Hansen "I & II"

Kaj Hansen had been a prominent name in Danish inter-war racing and when competition resumed again in 1947 he was one of the first Danes to build a car for the new 'Midget' class. Later he switched to an Effyh, and in 1952 he made yet another home-built 500cc F3 chassis, which he raced alongside the Effyh in Continental events. The cars were neither given names nor numbers. In the press they were usually known simply as "Hansen's car" so we have retrospectively dubbed them Mk I and II.

Mk I For his first 'Midget', which eventually corresponded fully to the 500cc F3 regulations, Kaj Hansen used a shortened Fiat 500 chassis frame that was drilled to save weight. At the rear a rigid rear axle was used, and it was sprung by a pair of longitudinally mounted Fiat 500 leaf springs, while both hydraulic and mechanical dampers were used. The front end featured uprights and bottom wishbones from a Fiat 500, a top transverse leaf spring, while the dampers and the wheels stemmed from a Fiat Simca and an Austin respectively. Modified Fiat 500 steering was used, whereas the steering wheel had Mercedes origins. Front and rear tracks were 1130 and 1080 mm respectively, while the wheelbase measured 1970 mm. The car was the first to use the 500cc JAP engine in Denmark. This power unit was mounted behind the driver and transferred its output to the rear axle through two pairs of chains and a 3-speed BSA gearbox in between.

Hansen Special.jpg (50332 bytes)

A nice bodywork was fitted, built on 25 mm tubes that were covered by 1 mm aluminium sheets, and immediately after the large cockpit cut-outs side-mounted ducts dragged fresh air into the engine bay. From there on the flat decked bodywork tapered off and finished immediately after the rear axe, where the exhaust pipe ended centrally about 100 mm before the opening, "so that the exhaust would drag out excess heat". The car featured several safety devices. There were 'nerf' bars in front of the rear wheels, while the car not only had a roll over bar , it also extended over the driver's head and thus made the car 840 mm high, while the quoted weight was 318 kilos.

Kaj Hansen debuted his creation in June 1947 at Hem Odde, beating main rival Robert Nellemann, and proved just as invincible in the four other events he entered that year. An alleged shortage of fuel caused Danish politicians to put a temporary ban on motor racing in 1948, so the car was only aired in Sweden where Hansen won at Trekanten, beating a KE Special and an Effyh. In 1949 Hansen had acquired an Effyh himself, and although the Mk I was taken over by Carl Amelung, Hansen had a last outing in the inaugural Danish Formula 3 Championship, which he won. Amelung took one win and string of runner-up positions with the car, which then disappeared for a couple of years only to be entered by Bille Andersen in a 1956 Roskildering meeting. It is not known whether the car did appear for that race.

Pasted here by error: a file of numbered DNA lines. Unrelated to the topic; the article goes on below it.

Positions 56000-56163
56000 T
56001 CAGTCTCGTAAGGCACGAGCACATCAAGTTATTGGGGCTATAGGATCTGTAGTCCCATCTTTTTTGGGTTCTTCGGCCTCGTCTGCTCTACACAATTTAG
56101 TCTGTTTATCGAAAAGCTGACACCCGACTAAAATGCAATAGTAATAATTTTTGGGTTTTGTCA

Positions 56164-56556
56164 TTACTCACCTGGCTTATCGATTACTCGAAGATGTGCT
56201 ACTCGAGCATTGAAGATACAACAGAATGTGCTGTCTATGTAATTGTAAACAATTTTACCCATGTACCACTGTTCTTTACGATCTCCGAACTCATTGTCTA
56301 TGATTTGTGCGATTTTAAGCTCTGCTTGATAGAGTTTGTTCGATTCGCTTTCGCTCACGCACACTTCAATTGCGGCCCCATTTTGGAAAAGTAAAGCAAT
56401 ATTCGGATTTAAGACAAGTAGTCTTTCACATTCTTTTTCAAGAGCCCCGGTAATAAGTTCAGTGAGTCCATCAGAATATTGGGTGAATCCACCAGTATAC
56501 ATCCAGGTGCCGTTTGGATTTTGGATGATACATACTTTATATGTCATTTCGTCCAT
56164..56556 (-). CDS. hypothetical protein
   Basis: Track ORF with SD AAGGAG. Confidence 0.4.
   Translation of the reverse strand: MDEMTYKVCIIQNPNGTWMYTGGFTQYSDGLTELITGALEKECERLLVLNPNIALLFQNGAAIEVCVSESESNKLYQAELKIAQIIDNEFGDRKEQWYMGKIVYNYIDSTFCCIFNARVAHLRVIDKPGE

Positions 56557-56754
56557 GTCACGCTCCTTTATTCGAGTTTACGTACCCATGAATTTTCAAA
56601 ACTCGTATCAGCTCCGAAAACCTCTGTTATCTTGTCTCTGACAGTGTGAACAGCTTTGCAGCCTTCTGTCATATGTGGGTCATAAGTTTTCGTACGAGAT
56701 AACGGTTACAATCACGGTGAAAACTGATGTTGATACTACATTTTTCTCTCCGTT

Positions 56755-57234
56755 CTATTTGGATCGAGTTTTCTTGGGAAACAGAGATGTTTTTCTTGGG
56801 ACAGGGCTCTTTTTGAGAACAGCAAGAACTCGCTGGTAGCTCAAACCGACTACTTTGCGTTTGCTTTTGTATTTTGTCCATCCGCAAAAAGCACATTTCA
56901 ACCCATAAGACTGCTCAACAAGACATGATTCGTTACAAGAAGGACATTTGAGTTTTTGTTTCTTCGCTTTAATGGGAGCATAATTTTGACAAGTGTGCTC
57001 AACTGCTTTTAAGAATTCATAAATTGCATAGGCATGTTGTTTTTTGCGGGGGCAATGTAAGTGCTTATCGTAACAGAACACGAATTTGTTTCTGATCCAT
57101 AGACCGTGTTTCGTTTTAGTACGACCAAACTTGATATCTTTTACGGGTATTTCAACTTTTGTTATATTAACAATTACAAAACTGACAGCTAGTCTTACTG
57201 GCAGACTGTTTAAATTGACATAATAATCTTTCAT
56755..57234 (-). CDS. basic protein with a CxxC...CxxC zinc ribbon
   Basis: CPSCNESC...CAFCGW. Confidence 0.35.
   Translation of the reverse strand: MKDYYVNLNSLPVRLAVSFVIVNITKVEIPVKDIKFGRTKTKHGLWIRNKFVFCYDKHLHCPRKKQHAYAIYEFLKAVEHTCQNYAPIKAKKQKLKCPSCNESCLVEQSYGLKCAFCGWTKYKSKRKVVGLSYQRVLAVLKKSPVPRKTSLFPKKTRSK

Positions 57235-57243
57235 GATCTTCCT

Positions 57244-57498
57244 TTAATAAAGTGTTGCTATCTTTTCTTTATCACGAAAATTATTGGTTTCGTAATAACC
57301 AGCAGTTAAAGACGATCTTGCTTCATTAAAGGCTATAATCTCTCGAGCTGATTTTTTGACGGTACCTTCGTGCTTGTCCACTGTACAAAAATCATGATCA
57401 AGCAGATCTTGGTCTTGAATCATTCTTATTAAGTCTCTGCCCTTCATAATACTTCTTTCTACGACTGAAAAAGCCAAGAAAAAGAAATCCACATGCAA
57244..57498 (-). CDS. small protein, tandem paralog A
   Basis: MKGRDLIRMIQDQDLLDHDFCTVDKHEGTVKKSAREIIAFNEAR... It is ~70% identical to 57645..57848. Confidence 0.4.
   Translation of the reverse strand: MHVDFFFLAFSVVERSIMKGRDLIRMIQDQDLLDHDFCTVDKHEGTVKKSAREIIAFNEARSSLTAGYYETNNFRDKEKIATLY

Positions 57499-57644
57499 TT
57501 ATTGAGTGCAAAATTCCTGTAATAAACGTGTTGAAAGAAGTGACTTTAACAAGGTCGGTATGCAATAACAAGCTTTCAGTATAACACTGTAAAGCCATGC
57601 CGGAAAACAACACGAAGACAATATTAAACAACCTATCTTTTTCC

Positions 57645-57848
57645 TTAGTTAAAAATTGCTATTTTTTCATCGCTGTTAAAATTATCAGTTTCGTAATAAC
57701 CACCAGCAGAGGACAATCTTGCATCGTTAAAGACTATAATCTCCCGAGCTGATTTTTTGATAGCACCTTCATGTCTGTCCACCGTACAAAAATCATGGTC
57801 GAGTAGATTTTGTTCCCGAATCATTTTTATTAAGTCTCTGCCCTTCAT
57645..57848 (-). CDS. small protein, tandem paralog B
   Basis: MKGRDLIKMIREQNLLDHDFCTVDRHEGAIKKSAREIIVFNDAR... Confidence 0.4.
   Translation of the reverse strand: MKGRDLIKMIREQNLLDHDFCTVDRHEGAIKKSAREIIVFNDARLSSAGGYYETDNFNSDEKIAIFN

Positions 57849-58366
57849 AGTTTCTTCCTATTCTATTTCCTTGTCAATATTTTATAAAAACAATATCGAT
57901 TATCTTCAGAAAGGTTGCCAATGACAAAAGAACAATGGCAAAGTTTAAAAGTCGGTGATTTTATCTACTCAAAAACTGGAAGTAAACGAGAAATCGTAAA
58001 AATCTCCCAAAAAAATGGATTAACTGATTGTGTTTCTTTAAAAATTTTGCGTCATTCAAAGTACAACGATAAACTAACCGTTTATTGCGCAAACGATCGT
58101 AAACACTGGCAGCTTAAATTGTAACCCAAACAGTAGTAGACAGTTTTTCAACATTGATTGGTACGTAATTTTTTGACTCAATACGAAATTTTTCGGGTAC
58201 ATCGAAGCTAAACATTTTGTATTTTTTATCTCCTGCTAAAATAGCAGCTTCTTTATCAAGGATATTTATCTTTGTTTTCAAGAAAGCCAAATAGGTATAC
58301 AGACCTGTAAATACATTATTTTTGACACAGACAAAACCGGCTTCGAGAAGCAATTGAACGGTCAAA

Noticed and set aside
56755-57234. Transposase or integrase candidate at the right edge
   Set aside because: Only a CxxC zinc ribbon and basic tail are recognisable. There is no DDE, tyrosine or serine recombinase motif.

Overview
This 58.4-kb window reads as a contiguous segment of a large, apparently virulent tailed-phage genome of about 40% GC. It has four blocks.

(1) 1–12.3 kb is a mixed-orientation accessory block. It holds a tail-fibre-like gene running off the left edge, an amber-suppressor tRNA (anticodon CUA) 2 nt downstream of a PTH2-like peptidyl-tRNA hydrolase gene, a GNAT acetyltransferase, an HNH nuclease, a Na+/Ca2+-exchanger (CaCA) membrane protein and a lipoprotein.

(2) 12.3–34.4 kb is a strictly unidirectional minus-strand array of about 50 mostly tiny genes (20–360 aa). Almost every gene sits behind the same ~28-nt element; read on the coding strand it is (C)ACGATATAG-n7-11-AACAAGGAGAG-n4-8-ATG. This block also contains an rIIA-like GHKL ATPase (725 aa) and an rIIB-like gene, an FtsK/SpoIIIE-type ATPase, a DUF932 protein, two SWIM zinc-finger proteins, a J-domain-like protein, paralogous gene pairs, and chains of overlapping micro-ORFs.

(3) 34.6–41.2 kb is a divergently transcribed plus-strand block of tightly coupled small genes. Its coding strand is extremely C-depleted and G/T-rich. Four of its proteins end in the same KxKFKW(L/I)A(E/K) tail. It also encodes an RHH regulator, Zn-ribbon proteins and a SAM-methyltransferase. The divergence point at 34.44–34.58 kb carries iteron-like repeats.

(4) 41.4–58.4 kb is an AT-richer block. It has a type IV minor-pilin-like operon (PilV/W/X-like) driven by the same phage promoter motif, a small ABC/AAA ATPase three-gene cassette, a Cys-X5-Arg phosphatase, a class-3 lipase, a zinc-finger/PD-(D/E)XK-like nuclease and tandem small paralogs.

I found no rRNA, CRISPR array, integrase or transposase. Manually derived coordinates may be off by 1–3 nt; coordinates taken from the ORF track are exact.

Mk II Having sold his first car to Amelung, Hansen continued in the Effyh which he raced regularly outside Scandinavia on the Continent, as the opportunities to race at home were rather limited in the early 50s. Hansen kept the Effyh for the 1952 season, when he also built himself another car, which was inspired by the Kieft, as the driver was seated far forward in the tubular space frame. The steering was by rack and pinion, while the front suspension had double "wishbone-shaped leaf springs and telescopic dampers." At the rear there was a top transverse leaf spring as well as bottom wishbones or links. The car featured hydraulic brakes. The engine was a Norton Manx that drove through a specially-built ZF differential. The car had four fuel tanks mounted to the side members, and the whole idea behind this concept was that if one of the tanks started to leak, it would be turned off completely.

According to a contemporary interview Hansen used the Mk II for the major Continental events, while the entry list usually had his car as an Effyh. Which car he did use is thus not known for sure, but in Luxembourg in May 1952 he came eighth in a heat, while he took seventh place in the 42 car field at Amiens on June 15. On July 13 he came fifth in the Porrentruy final, while he finished ninth at Zandvoort and retired from the Grenzlandring meeting on August 31 respectively. However, it is certain that Hansen took the Mk II to the Orleans F3 race on May 31, 1953, where a steering arm broke due to component failure. The car spun at 150 kmh and threw out its driver, who was hospitalised for a long period. Hansen intended to repair the car for the September 1953 event at Toulouse, but as he had now reached the age of 51 and his name did not appear in later records, he had probably taken the wise decision to quit racing completely.

Our sincere thanks to Morten Alstrup for researching Hansen's cars. If anyone has any more details or photos, please get in touch.